Long Island Family Law Attorneys 631.894.4523 Call to Schedule a Consultation

Separate Property in Marriage and Divorce

Separate Property in Marriage and Divorce

Posted By Meyers Law Group || 25-Sep-2012

According to US Politics, more and more spouses are starting to fear that marriage will change the nature of their separate property. Yet New York law states that separate property will remain that way during a marriage unless the spouse specifically takes action to change it into marital property.

The separate property laws in New York can get detailed and complicated, but a knowledgeable Long Island divorce attorney can help you to sort through them. In New York, the state upholds the equitable distribution law when it comes to shared property. This concept states that marriage is an economic partnership and that when a couple splits they need to divide assets much like two business partners would.

The New York Court of Appeals has held to the fact that there should be a winding up of parties’ economic affairs and a severance of their economic ties. This means that when a couple splits, they shouldn’t continue to share bank accounts or property. This only applies to marital assets. That means that if you have always owned a piece of property on your own, that will not be considered a marital asset. The court must declare what your marital assets are before they divide them up. As well, they don’t have to divide them up 50/50 if one spouse earns more/ owned more before the marriage then the other.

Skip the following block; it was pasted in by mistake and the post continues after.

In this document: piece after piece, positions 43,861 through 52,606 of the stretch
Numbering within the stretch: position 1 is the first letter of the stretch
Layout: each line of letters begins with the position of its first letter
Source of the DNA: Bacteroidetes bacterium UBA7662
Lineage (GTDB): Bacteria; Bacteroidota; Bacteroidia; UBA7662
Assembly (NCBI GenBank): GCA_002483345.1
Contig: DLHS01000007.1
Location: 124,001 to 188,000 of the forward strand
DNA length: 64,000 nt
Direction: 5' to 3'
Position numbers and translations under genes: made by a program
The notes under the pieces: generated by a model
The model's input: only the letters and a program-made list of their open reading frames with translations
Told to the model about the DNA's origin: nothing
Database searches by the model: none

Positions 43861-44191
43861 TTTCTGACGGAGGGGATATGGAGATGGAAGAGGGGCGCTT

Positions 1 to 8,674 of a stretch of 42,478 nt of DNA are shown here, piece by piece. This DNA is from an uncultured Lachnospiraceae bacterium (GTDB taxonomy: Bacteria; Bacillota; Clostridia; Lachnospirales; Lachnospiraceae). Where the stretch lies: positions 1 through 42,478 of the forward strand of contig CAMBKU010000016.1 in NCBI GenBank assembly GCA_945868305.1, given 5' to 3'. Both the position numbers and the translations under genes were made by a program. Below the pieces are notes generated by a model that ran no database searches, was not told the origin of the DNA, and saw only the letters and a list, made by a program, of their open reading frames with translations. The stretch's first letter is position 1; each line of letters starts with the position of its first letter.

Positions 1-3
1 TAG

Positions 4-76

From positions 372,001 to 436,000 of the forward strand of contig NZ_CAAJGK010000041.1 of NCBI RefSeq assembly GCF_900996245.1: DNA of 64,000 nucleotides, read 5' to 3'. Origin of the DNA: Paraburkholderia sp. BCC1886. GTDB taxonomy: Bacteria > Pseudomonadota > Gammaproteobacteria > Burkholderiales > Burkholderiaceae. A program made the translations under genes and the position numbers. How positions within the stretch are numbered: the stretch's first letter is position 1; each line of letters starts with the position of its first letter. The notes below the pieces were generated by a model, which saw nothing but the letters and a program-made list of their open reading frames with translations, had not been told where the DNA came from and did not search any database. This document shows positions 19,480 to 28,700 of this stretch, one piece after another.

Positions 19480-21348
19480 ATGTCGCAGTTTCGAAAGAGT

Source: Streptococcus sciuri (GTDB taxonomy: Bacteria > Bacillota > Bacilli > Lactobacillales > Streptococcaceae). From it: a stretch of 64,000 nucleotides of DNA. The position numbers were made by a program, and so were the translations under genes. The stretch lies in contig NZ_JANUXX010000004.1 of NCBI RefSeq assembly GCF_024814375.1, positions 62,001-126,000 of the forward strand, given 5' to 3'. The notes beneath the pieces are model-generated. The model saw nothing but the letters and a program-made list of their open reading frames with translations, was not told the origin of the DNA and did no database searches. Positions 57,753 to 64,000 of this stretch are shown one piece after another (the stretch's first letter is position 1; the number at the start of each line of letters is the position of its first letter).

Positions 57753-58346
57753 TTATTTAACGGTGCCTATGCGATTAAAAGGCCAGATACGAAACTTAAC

If you are wondering about your separate property, New York has set up very specific rules to help determine what separate property is and what it is not. Any property that is received by inheritance or as a gift, and settlements from lawsuits, or any property that is obtained by the use of separate property is protected under New York law. Your spouse is not allowed to fight for this property when you split because if never belonged to him or her. When you start in on your divorce agreements, make sure to list all separate property for your attorney. This way, he or she can help you to protect those assets.